- Infection in the wound, characterized by pain returning in 4-5 days, along with bad breath and swelling
- Dry socket
- Delayed healing
When Does the Pain Subside?
The duration of pain associated with wisdom tooth eruption varies among people.
For some, the pain may manifest even before there are physical signs of the eruption of the tooth. Others may experience sensitivity and soreness when the crown starts to appear.
The pain will last until the tooth grows and breaks through the gum completely, which may take several weeks or months. However, if the tooth is impacted or misaligned, it may continue to hurt.
When to Visit the Dentist
Consult your dentist if you experience any of the following symptoms:
- Oral infection
- Inflammation in the gumline at the back of the mouth
- Swollen face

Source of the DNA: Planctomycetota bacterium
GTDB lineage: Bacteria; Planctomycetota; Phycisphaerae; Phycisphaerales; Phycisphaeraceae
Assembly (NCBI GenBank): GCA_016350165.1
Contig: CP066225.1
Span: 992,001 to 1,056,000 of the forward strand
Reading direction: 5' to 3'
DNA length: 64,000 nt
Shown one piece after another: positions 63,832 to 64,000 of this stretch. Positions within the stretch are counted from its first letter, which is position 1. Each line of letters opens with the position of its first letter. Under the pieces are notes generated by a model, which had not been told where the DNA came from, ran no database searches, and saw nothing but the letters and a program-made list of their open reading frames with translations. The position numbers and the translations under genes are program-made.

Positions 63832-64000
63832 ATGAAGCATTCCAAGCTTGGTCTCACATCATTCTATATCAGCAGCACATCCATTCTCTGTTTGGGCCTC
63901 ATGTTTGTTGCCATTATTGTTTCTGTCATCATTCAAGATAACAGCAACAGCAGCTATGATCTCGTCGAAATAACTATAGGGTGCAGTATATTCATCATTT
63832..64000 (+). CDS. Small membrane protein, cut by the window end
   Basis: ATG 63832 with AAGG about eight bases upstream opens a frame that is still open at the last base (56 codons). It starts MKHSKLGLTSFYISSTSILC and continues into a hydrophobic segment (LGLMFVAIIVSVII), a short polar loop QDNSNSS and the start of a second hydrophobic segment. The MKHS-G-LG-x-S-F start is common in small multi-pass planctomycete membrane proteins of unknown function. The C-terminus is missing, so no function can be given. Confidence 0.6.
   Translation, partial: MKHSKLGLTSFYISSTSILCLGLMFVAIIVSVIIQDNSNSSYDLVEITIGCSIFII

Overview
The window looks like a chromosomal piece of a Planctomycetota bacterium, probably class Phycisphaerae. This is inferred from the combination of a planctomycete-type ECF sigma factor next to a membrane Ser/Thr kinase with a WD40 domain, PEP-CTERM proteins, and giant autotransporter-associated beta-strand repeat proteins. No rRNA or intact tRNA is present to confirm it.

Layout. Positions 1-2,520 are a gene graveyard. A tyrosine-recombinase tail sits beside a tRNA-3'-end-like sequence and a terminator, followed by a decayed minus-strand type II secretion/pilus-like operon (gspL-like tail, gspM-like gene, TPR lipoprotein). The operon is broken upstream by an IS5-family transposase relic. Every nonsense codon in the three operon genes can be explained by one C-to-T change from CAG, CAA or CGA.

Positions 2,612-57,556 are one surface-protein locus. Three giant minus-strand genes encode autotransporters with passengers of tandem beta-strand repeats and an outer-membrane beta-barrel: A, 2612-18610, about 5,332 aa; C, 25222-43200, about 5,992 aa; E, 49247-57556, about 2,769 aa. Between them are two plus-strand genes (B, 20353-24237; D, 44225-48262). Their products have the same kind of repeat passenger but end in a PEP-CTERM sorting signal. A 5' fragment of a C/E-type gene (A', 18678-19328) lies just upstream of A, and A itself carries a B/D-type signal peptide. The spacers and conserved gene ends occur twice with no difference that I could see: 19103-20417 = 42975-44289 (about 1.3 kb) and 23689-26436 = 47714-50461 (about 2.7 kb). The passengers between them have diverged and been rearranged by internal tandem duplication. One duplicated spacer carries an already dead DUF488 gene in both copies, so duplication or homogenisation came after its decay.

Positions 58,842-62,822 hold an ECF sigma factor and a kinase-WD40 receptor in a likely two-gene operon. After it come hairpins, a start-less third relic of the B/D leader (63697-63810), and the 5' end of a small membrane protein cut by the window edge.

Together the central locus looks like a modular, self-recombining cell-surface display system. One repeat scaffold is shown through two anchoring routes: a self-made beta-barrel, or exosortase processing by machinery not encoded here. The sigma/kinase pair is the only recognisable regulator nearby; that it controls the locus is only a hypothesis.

What you may ask your doctor before surgery:
- How many of my wisdom teeth need to be extracted?
- What type of anesthesia will you put me under?
- How long is the operation?
- Is the procedure going to be complicated?
What your doctor may ask you before surgery:
- How old are you?
- Since when did you experience pain?
- What other symptoms are you experiencing?
- Have you undergone any oral surgery in the past?
Wisdom teeth are the last molars that help grind your food. While these are the widest and toughest teeth, not everyone develops them. Being the last teeth to come through, they often do not have enough space to grow, as a result of which they may be impacted.
Wisdom tooth impaction can affect other teeth, causing pain and increasing the chance of infection. However, proper self-care measures can help alleviate the pain. It is advised to visit your dentist, as wisdom teeth are often extracted to prevent any future complications.